Have you ever woken up from a dream that you were certain was real, if somewhat surreal and nonsensical? And each second as you became more and more awake that dream slowly faded until you were left with the impression of the dream more than the dream itself? And the details of the dream receded to the corners of your memory and try as you might you couldn’t pull those pieces back together again? Well, that’s a Richard Kelly film right there and exactly how you feel as the moments pass just after you’ve finished watching Southland Tales. Fortunately, and thanks to DVD, Southland Tales can be viewed over and over again allowing you to uncover new details and re-examine its mysteries as many times as you like. And this film definitely requires and benefits from repeat viewings. Another valuable tool as a primer to the film and potentially a key to some of the mysteries is the Southland Tales graphic novel, which is a three “episode” prequel to episodes four through six as presented on the screen. A review of that is forthcoming, but, for now, read on about the film. Much like the film’s narrative, expect that this review may go all over the place.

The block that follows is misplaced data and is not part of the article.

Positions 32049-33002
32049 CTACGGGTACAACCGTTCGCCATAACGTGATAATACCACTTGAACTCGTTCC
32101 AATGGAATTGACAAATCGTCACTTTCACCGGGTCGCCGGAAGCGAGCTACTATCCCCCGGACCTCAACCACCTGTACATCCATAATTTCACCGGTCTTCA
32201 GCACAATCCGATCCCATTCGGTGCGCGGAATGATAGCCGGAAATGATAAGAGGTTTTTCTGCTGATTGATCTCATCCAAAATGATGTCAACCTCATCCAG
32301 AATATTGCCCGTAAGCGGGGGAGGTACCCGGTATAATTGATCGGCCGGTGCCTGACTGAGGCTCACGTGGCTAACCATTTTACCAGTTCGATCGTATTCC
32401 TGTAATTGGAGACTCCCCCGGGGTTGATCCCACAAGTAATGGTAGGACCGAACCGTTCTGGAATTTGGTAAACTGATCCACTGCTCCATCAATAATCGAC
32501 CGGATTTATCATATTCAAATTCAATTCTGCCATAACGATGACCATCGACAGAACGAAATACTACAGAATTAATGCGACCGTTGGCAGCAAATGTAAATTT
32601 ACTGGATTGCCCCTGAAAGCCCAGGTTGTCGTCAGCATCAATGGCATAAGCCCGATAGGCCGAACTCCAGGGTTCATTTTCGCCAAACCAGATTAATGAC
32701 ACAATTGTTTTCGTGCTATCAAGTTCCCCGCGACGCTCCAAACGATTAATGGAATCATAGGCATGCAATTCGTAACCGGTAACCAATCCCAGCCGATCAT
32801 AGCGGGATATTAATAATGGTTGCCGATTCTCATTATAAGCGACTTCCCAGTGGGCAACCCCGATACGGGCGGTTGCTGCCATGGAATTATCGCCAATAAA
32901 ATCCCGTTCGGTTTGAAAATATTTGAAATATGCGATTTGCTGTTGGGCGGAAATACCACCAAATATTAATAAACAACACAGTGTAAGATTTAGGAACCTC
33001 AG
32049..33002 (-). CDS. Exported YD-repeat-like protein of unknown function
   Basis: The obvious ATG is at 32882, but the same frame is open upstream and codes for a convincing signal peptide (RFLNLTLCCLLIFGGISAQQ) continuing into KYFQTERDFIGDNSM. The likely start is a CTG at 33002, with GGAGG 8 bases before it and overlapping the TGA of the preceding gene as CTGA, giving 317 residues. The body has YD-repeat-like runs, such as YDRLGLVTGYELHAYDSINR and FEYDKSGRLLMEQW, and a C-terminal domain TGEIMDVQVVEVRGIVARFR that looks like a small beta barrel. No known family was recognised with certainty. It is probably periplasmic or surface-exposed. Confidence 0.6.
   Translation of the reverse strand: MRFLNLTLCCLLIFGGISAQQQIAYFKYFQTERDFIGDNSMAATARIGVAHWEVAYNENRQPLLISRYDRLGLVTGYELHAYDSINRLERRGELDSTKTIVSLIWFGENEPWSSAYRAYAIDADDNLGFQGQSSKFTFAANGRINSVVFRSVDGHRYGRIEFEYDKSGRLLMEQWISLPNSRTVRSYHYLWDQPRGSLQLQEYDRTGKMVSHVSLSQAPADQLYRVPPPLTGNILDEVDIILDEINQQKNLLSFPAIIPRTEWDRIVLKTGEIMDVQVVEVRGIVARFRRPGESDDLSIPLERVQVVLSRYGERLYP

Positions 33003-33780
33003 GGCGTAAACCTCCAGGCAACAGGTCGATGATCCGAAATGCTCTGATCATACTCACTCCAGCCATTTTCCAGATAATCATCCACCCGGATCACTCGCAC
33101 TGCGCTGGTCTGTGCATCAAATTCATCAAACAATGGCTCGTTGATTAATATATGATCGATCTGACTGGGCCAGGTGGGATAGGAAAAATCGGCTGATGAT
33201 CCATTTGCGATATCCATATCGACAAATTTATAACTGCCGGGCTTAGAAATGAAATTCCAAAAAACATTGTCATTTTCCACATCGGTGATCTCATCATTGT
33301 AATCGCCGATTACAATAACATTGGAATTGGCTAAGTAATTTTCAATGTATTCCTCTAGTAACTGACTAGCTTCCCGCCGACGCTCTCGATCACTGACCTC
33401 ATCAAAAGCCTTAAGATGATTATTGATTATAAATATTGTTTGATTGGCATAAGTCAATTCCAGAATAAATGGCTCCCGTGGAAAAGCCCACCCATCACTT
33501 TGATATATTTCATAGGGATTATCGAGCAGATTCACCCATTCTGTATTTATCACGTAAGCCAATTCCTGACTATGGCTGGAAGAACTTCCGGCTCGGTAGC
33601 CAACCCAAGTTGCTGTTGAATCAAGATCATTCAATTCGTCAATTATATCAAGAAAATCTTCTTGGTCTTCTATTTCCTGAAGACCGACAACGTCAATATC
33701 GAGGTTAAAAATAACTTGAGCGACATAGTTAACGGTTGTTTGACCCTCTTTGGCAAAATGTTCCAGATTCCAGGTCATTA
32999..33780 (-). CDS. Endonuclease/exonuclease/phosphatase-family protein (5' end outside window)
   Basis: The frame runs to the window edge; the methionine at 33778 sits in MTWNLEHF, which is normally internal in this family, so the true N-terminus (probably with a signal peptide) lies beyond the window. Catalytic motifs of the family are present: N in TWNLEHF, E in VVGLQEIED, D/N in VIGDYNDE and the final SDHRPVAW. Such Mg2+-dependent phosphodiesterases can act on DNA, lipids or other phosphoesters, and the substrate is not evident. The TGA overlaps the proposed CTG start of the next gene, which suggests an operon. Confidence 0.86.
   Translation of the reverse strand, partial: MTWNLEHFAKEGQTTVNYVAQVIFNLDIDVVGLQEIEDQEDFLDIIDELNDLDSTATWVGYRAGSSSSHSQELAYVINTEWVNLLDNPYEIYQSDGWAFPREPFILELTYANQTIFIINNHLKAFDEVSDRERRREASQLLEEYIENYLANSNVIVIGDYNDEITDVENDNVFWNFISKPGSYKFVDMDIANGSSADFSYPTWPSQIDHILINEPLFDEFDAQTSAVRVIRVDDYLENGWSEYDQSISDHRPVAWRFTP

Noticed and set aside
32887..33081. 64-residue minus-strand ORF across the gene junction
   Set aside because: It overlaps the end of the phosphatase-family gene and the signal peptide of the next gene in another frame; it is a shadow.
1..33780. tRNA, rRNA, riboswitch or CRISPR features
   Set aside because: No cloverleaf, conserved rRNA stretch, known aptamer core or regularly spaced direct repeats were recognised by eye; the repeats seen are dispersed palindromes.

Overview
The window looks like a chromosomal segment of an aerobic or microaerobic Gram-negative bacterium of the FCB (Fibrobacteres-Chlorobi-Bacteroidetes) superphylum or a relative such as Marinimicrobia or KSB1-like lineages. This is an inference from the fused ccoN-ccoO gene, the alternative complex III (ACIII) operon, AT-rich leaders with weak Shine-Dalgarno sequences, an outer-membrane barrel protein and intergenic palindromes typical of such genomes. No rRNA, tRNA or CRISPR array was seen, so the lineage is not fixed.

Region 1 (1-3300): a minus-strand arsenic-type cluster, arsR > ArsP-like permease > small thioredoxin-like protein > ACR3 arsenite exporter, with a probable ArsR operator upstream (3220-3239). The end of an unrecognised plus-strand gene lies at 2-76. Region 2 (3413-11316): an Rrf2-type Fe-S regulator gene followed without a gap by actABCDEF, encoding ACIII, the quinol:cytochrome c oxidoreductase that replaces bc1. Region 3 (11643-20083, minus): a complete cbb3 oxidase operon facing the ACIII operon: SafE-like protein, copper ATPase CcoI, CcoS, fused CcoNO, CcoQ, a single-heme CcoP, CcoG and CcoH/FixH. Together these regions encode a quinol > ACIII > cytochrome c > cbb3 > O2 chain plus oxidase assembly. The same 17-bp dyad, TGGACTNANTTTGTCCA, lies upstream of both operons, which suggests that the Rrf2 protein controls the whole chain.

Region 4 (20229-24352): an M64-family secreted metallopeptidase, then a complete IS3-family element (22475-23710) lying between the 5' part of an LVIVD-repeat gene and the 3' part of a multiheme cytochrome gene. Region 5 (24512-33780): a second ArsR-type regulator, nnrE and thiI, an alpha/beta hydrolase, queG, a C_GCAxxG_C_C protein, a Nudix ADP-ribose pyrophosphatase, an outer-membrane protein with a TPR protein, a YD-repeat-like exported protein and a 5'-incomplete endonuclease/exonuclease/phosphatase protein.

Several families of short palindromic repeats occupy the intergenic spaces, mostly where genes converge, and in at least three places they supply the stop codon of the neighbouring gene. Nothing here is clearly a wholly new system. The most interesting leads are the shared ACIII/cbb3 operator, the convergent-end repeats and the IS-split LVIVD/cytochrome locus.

“This is the way the world ends. Not with a whimper, but with a bang.”